Theoretical and Applied Genetics

, Volume 99, Issue 6, pp 954–961 | Cite as

Genetic biodiversity impacts of silvicultural practices and phenotypic selection in white spruce

  • O. P. Rajora


Forest-management practices relying on natural and/or artificial regeneration and domestication can significantly affect genetic diversity. The aim of the present study was to determine and compare the genetic diversity of the pristine old-growth, naturally and artificially regenerated and phenotypically selected white spruce, and to determine the genetic-diversity impacts of silvicultural practices. Genetic diversity was determined and compared for 51 random amplified polymorphic DNA (RAPD) loci for the adjacent natural old-growth, naturally regenerated and planted white spruce stands at each of four sites, one oldest plantation and open-pollinated progeny of 30 phenotypic tree-improvement selections of white spruce from Saskatchewan. Each of the 420 white spruce individuals sampled was genetically unique. The old-growth stands had the highest, and the phenotypic selections the lowest, genetic diversity. The genetic diversity of the natural regeneration was comparable to that of the old-growth, whereas the genetic diversity of the plantations was comparable to that of the selections. On average, the genetic diversity of the old-growth and natural regeneration was significantly higher than that of the plantations and selections. The mean percent of loci polymorphic, the number of alleles per locus, the effective number of alleles per locus, heterozygosity, and Shannon’s index was 88.7, 83.8, 72.2 and 66.7; 1.89, 1.84, 1.72 and 1.67; 1.69, 1.62, 1.53 and 1.46; 0.381, 0.349, 0.297 and 0.259; and 0.548, 0.506, 0.431 and 0.381 for the old-growth stands; natural regeneration; plantations; and open-pollinated progeny of selections; respectively. Reduced genetic diversity in the plantations and selections suggest that their genetic base is relatively narrow, and should therefore be broadened in order to maintain genetic diversity, and sustainably manage and conserve white spruce genetic resources.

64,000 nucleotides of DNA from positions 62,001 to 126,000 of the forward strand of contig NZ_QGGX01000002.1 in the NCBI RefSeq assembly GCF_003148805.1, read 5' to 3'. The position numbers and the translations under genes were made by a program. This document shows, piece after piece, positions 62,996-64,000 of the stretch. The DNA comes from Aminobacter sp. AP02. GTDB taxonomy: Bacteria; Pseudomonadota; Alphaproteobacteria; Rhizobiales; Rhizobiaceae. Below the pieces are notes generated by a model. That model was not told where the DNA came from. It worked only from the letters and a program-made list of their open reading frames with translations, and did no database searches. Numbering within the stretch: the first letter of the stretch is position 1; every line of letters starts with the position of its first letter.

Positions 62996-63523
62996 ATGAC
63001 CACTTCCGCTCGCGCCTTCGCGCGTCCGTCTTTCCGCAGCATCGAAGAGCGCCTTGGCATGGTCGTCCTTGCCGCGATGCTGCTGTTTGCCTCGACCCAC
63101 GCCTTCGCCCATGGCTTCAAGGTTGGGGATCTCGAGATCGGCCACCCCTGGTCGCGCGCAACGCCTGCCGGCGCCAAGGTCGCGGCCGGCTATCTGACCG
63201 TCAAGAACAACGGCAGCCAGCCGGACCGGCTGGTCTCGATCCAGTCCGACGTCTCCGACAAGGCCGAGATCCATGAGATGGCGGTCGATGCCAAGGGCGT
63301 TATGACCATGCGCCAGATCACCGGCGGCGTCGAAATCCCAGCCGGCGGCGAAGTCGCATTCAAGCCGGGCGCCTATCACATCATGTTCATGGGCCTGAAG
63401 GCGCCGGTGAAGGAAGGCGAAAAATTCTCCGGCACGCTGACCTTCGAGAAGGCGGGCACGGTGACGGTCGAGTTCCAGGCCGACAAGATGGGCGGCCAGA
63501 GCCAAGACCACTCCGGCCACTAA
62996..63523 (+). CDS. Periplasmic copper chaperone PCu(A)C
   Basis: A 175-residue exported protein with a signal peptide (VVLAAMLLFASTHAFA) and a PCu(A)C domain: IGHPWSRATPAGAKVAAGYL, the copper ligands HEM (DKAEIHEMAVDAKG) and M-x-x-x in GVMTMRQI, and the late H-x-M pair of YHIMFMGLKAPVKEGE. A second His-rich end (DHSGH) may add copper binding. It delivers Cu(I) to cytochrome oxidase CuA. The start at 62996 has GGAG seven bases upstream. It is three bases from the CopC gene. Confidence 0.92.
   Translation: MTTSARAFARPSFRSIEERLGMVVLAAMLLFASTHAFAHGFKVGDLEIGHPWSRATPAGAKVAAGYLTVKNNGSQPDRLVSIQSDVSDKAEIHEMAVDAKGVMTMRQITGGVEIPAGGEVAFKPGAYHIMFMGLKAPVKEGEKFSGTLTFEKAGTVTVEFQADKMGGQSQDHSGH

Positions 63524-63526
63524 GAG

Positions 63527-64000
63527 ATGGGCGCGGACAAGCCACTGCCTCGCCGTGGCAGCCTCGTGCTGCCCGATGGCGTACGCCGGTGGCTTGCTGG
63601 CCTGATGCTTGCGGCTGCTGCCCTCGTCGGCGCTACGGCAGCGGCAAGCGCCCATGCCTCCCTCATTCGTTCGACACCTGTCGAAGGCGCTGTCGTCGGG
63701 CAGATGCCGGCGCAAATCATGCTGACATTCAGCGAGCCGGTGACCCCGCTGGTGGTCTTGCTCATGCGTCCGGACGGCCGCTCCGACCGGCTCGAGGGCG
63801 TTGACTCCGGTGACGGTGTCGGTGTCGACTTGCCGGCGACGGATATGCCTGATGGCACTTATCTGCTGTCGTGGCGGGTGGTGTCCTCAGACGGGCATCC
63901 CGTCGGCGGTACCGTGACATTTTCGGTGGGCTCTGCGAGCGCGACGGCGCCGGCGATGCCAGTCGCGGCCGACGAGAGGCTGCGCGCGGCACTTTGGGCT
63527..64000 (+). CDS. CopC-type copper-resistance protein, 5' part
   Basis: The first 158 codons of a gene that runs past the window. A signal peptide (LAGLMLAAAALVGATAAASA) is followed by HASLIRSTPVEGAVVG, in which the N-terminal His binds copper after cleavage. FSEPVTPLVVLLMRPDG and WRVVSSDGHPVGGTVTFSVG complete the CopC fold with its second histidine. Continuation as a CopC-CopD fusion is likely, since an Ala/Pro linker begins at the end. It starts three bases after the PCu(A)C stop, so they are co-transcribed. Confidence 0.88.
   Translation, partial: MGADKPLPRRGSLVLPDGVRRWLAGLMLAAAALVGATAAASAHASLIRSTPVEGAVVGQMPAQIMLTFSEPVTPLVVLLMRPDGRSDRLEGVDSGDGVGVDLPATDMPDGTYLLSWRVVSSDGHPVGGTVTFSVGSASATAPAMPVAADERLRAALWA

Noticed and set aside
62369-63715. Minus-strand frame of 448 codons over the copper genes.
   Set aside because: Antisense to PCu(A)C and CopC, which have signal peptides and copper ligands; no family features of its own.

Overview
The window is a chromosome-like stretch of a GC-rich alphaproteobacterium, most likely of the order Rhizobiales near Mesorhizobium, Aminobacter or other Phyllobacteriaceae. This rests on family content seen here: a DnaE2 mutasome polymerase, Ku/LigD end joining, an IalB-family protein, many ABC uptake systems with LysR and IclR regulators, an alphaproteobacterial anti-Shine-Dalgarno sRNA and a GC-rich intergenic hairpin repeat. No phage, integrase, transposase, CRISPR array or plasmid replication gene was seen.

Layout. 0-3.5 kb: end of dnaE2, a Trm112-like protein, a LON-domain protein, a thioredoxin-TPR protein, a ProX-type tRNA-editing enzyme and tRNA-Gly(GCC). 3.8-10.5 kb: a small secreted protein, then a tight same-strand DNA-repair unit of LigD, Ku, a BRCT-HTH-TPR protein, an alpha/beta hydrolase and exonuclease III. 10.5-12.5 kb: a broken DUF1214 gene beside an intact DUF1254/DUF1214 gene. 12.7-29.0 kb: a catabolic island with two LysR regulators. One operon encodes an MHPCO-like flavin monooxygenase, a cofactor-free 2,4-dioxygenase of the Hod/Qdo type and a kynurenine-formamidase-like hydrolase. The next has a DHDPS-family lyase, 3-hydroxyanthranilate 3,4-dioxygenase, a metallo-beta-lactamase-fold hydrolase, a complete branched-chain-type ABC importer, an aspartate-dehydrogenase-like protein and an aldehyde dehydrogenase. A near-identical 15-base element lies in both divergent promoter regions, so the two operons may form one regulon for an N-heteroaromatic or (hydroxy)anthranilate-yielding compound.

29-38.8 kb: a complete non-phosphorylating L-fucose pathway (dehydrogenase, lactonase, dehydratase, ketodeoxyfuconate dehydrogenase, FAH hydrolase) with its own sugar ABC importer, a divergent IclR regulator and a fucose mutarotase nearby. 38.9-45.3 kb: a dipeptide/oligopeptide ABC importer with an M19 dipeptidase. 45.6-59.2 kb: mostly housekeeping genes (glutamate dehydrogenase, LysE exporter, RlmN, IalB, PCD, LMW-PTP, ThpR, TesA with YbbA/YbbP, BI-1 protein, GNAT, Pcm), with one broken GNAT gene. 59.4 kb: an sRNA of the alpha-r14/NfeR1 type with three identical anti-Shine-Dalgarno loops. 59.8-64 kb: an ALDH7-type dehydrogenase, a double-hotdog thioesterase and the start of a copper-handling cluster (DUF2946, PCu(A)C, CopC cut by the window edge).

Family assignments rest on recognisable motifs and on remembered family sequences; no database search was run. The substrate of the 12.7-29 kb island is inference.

Key words Genetic diversity Silvicultural practices Picea glauca Domestication Sustainable forest management Gene conservation 


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Copyright information

© Springer-Verlag Berlin Heidelberg 1999

Authors and Affiliations

  • O. P. Rajora
    • 1
  1. 1.Department of Renewable Resources, University of Alberta, Edmonton, Alberta T6G 2H1, Canada e-mail: Fax: +780-492-4323CA

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